The latest manifestation of this crossfire is the detention of two Canadian citizens by the Chinese authorities in December, in what is widely presumed to be retaliation for Canada’s arrest of Huawei’s chief financial officer, Meng Wanzhou, in Vancouver early that month. A Chinese court has ordered a retrial of a Canadian citizen earlier sentenced to 15 years for drug smuggling, which could result in a death sentence. Canada perceives China’s actions as a tit-for-tat strategy and a practice of hostage diplomacy.

The Year of Trump?


BEIJING – Time magazine did not choose Donald Trump as its Person of the Year in 2018, but it may do so this year. Trump ended last year facing criticism for announcing troop withdrawals from Syria and Afghanistan without consulting allies (resulting in the resignation of his respected defense secretary, James Mattis) and partially shutting down the government over a Mexican border wall. In 2019, with Democrats having taken over the House of Representatives, he will face increasing criticism of his foreign policy.

Administration supporters shrug off the critics. Foreign policy experts, diplomats, and allies are aghast at Trump’s iconoclastic style, but Trump’s base voted for change and welcomes the disruption. In addition, some experts argue that the disruption will be justified if the consequences prove beneficial for American interests, such as a more benign regime in Iran, denuclearization of North Korea, a change of Chinese economic policies, and a more evenly balanced international trade regime.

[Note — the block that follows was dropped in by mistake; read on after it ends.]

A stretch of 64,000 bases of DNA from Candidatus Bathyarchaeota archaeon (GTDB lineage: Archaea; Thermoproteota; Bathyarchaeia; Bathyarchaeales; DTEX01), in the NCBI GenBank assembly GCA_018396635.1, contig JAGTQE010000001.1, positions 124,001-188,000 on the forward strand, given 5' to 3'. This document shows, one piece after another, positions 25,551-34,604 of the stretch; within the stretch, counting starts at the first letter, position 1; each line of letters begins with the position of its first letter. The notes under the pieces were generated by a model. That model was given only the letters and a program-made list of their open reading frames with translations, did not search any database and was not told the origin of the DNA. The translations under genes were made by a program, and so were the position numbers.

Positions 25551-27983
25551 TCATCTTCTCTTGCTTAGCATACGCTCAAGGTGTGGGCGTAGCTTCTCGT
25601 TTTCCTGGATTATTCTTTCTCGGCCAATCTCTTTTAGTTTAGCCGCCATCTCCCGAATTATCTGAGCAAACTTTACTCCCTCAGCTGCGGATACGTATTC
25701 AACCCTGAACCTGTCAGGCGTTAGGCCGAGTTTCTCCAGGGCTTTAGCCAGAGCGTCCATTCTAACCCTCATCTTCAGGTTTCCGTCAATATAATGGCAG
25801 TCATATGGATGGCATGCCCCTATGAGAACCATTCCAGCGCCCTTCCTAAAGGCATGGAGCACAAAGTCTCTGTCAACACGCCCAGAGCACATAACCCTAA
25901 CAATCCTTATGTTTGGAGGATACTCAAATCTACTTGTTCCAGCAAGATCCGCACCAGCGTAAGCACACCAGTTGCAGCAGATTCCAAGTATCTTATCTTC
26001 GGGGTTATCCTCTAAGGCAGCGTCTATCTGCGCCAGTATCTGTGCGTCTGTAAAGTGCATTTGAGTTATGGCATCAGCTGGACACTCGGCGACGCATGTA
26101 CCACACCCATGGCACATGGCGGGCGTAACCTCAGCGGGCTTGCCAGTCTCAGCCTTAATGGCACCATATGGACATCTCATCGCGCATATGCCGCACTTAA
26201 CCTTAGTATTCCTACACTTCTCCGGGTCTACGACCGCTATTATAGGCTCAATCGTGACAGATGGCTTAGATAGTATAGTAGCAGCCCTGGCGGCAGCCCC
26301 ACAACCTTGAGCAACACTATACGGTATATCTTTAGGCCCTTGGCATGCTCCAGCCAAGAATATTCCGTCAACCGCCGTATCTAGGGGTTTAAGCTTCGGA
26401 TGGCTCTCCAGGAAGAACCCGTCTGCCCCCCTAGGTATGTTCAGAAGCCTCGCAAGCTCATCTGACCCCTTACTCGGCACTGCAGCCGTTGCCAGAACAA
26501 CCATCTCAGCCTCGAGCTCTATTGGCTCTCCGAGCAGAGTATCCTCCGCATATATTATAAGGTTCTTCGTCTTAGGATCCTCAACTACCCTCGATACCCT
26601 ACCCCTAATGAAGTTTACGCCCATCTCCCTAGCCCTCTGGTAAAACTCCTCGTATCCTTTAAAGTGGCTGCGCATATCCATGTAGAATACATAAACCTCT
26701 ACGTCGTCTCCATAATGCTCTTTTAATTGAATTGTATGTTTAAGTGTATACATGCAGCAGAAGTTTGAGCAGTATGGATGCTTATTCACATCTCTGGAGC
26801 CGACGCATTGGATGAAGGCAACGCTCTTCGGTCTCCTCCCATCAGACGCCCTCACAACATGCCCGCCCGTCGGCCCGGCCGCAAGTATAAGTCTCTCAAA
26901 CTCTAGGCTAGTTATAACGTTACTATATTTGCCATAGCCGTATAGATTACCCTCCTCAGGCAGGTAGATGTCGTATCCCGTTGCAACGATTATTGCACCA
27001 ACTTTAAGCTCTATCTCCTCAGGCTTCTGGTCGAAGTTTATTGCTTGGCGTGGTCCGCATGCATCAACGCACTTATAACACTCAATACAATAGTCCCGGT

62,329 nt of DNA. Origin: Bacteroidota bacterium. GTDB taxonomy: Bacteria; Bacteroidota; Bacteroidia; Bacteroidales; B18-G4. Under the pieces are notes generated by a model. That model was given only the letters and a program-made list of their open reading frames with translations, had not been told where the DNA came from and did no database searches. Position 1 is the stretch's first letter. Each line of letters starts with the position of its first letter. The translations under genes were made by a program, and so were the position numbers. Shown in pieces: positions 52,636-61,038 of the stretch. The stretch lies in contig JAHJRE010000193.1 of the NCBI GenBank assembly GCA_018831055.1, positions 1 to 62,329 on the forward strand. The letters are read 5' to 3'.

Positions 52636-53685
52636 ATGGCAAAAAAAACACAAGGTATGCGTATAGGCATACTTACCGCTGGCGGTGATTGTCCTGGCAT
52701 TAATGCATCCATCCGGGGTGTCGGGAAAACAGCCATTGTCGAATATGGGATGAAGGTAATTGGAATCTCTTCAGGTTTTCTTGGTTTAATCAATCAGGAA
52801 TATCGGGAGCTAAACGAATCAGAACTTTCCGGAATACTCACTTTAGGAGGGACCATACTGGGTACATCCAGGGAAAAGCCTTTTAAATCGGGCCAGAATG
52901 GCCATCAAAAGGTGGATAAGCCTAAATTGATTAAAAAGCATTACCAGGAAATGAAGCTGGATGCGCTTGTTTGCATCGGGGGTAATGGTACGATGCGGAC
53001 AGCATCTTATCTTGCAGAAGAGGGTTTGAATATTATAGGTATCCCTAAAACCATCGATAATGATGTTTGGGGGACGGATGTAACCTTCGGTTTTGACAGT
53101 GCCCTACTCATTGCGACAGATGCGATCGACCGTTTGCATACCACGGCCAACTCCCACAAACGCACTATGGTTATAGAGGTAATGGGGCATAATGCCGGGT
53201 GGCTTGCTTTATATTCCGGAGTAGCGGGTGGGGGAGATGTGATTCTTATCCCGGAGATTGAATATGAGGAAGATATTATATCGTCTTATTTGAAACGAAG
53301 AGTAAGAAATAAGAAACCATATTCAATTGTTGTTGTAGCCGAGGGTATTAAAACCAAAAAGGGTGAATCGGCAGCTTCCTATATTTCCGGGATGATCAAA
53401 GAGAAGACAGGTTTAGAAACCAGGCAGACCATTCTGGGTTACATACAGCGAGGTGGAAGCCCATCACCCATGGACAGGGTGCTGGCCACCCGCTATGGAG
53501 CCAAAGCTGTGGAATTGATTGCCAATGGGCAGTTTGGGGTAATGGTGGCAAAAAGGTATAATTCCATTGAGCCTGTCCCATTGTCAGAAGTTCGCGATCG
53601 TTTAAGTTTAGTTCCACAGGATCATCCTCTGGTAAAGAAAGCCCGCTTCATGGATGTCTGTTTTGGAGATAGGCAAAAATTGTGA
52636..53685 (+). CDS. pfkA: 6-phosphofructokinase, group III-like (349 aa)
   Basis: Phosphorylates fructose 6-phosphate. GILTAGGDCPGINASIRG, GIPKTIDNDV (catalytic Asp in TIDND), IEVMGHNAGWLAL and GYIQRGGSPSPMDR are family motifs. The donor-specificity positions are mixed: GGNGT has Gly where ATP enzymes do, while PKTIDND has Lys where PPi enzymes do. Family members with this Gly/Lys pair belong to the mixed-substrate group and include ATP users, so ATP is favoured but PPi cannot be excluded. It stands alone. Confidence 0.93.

Of course, assessing the long-term consequences of Trump’s foreign policy now is like predicting the final score in the middle of a game. Stanford historian Niall Ferguson has argued that “the key to Trump’s presidency is that it is probably the last opportunity America has to stop or at least slow China’s ascendency. And while it may not be intellectually very satisfying, Trump’s approach to the problem, which is to assert US power in unpredictable and disruptive ways, may in fact be the only viable option left.”

If Trump Wants to Get Out of Syria, He Should Strike a Deal With Russia

By Ilan Goldenberg and Nicholas A. Heras